The Back to School Spending Blues

children boarding school bus
(L.A. Shively/DVIDS)

Even as one of those weird people who have an emotional connection with office supplies, (OMG Post-it Notes, amiright?) back-to-school shopping for my six-year-old still drives me crazy. First of all, some of the things on the list seem like a little bit much (six dozen pencils per kid?). But I'm not a teacher, and since someone else is nice enough to do this teaching him math thing for me, I'm going to let it slide and say "thank you."

But here's what really gets me -- the cost.

The. Cost.

We aren't entirely sure what the military holds for us in the future. We're waiting on promotion news, and even if that comes through we're not entirely sure we want to stay. So we are squirreling away every penny we can get our hands on.

Back-to-school gets expensive. And over here in trying-to-save-some-coin land, it's putting a squeeze on the budget. First, you have all the supplies. Then there's the new clothes (how did all of his jeans get holes in them?) and the new shoes (did this child become Big Foot over the summer?) and the new backpack (surprise! dragging a backpack puts holes in it) and the new lunchbox (a perfect no-lost-lunchbox record was maintained last year until ... the very last day).

So we are bargain shopping, coupon hunting, using Military.com's handy back-to-school discounts guide, shopping sales and using our military discount where possible has been working great. But we could always be saving more, right?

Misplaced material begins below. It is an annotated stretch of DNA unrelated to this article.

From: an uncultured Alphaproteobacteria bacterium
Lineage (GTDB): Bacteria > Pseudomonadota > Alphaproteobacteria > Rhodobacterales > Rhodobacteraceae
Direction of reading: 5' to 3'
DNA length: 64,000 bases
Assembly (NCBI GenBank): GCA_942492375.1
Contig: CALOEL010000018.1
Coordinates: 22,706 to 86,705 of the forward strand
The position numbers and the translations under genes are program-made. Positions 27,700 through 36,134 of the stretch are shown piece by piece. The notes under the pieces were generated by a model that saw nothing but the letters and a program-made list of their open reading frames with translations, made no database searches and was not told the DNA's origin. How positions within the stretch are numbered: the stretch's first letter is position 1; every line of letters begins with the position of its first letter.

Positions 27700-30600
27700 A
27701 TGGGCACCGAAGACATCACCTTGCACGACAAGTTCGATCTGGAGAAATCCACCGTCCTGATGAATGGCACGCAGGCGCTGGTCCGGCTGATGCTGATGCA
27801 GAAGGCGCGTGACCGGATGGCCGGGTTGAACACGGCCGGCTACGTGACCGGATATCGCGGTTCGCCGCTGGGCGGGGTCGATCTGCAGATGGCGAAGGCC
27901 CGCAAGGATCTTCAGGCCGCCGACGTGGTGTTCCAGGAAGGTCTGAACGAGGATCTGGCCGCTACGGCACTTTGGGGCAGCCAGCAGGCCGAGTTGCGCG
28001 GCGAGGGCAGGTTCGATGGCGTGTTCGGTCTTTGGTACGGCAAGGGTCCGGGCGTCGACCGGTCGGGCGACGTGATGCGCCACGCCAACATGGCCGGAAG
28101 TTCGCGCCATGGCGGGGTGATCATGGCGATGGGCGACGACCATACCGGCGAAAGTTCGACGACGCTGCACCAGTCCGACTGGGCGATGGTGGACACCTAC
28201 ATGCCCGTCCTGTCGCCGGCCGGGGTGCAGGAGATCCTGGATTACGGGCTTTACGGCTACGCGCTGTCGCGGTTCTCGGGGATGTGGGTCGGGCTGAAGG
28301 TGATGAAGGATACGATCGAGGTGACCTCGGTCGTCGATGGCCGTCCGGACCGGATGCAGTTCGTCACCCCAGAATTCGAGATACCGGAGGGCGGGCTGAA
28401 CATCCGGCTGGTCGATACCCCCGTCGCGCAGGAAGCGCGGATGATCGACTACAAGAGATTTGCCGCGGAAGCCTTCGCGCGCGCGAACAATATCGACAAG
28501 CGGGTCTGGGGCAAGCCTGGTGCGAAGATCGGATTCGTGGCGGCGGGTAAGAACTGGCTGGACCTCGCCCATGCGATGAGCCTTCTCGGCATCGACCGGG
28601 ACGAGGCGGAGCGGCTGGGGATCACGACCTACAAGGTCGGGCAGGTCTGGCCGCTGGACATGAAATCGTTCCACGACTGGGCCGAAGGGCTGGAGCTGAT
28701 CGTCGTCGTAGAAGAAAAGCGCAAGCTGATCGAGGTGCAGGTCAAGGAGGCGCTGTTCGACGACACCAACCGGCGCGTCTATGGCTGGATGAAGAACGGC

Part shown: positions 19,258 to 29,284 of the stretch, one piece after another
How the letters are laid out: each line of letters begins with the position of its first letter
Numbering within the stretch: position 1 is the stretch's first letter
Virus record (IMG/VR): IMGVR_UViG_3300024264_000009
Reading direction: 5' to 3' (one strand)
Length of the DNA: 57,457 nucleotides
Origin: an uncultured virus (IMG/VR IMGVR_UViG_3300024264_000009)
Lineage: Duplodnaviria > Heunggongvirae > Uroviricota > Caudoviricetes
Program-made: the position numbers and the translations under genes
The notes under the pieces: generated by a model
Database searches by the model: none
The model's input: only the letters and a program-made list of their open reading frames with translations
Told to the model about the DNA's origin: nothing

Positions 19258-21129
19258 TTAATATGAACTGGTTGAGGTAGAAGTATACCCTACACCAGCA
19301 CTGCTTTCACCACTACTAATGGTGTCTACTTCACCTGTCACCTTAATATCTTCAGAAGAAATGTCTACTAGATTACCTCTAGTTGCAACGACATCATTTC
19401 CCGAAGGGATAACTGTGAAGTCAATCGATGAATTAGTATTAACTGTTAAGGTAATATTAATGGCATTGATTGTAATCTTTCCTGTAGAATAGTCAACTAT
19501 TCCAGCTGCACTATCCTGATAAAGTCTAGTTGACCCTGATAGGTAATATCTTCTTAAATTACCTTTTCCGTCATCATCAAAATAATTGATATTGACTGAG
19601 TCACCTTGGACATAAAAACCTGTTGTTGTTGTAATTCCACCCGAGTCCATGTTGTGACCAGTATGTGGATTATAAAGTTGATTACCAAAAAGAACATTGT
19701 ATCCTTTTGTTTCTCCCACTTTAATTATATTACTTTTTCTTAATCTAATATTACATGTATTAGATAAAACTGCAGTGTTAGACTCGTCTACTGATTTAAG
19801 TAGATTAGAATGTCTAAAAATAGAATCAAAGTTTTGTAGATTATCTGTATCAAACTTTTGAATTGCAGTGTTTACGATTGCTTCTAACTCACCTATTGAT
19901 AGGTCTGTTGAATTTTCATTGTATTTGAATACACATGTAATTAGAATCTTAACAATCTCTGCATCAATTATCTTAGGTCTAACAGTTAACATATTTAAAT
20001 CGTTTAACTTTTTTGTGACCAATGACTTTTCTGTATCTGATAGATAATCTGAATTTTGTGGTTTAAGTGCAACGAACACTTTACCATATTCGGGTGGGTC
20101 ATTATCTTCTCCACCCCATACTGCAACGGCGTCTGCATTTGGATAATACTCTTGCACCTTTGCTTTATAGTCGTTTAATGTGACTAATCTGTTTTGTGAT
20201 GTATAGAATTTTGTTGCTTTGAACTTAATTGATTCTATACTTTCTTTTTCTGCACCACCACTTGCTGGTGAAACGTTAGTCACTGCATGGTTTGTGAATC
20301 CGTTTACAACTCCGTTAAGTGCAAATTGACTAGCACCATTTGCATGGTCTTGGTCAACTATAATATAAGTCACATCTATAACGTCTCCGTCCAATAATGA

According to financial services company First Command, we aren't alone on this. Thirty-four percent of service members surveyed are cutting back on their spending, according to a recent survey they conducted. That matches up nicely, they say, with the number of service members who (like us) are increasing the amount they save each month juuuuuust in case the Defense Department budget cuts hit them, too.

"The majority of America’s career military families are not new to implementing cost-cutting measures on purchasing back-to-school supplies," said Scott Spiker, First Command's CEO. "These measures are typical of the way service members and their families are reacting to sequestration and Department of Defense budget cuts. Half of these families are increasing the amount they save every month in preparation for cuts. They are ready to send their children back to school with needed supplies, but are taking steps to save money along the way."

Tell us -- how are you saving money this back-to-school season?

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